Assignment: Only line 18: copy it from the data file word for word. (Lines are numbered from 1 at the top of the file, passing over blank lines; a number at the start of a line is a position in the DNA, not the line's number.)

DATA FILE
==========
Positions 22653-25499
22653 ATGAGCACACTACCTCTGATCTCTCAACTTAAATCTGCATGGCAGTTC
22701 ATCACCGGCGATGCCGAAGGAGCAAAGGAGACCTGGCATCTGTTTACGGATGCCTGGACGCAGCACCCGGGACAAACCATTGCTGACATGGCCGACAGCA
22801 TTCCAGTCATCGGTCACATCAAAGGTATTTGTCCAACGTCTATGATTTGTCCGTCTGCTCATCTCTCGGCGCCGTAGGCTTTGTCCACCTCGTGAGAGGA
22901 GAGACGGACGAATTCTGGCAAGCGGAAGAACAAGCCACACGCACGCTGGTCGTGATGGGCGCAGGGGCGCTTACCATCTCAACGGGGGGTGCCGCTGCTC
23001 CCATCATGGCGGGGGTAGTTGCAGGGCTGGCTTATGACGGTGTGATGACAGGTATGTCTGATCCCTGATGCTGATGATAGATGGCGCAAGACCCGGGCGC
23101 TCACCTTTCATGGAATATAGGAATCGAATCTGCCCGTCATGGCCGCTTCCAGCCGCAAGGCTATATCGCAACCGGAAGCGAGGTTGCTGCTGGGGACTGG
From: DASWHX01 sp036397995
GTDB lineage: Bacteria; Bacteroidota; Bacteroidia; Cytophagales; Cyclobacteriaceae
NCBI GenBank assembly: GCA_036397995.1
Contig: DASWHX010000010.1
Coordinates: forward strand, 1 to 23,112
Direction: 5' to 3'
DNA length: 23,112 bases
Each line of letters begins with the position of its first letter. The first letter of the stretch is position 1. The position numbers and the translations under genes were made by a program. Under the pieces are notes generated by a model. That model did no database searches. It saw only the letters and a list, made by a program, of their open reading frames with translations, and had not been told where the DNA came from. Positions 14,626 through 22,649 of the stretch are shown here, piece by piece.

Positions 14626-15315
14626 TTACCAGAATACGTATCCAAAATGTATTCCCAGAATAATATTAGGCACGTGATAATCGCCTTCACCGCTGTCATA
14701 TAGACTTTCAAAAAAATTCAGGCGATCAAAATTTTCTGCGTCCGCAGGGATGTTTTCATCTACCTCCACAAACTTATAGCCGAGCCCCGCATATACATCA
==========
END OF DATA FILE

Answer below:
14701 TAGACTTTCAAAAAAATTCAGGCGATCAAAATTTTCTGCGTCCGCAGGGATGTTTTCATCTACCTCCACAAACTTATAGCCGAGCCCCGCATATACATCA